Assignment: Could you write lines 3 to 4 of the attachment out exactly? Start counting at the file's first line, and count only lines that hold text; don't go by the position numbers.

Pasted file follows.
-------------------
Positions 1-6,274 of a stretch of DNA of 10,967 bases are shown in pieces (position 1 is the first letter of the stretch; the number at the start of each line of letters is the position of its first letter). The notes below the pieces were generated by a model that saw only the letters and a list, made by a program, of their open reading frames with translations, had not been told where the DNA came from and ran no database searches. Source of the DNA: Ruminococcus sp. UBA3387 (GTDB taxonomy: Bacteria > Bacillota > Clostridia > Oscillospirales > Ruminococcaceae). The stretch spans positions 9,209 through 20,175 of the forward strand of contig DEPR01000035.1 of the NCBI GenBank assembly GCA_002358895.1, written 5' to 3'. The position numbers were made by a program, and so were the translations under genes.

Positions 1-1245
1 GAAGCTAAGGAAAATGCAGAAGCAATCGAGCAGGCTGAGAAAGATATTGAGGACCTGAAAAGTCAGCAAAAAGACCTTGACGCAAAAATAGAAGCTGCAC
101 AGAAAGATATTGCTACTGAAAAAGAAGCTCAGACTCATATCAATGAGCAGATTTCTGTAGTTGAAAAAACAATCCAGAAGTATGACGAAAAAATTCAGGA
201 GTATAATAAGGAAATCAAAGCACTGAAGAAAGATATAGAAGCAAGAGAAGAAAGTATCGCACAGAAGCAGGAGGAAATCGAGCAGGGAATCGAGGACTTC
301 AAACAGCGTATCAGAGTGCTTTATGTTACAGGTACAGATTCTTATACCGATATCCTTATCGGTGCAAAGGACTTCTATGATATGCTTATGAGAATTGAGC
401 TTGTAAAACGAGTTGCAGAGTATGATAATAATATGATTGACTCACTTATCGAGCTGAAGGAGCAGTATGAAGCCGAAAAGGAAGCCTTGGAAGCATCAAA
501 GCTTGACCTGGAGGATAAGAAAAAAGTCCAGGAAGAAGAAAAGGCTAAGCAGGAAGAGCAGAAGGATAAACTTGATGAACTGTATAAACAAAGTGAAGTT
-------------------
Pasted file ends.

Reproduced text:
1 GAAGCTAAGGAAAATGCAGAAGCAATCGAGCAGGCTGAGAAAGATATTGAGGACCTGAAAAGTCAGCAAAAAGACCTTGACGCAAAAATAGAAGCTGCAC
101 AGAAAGATATTGCTACTGAAAAAGAAGCTCAGACTCATATCAATGAGCAGATTTCTGTAGTTGAAAAAACAATCCAGAAGTATGACGAAAAAATTCAGGA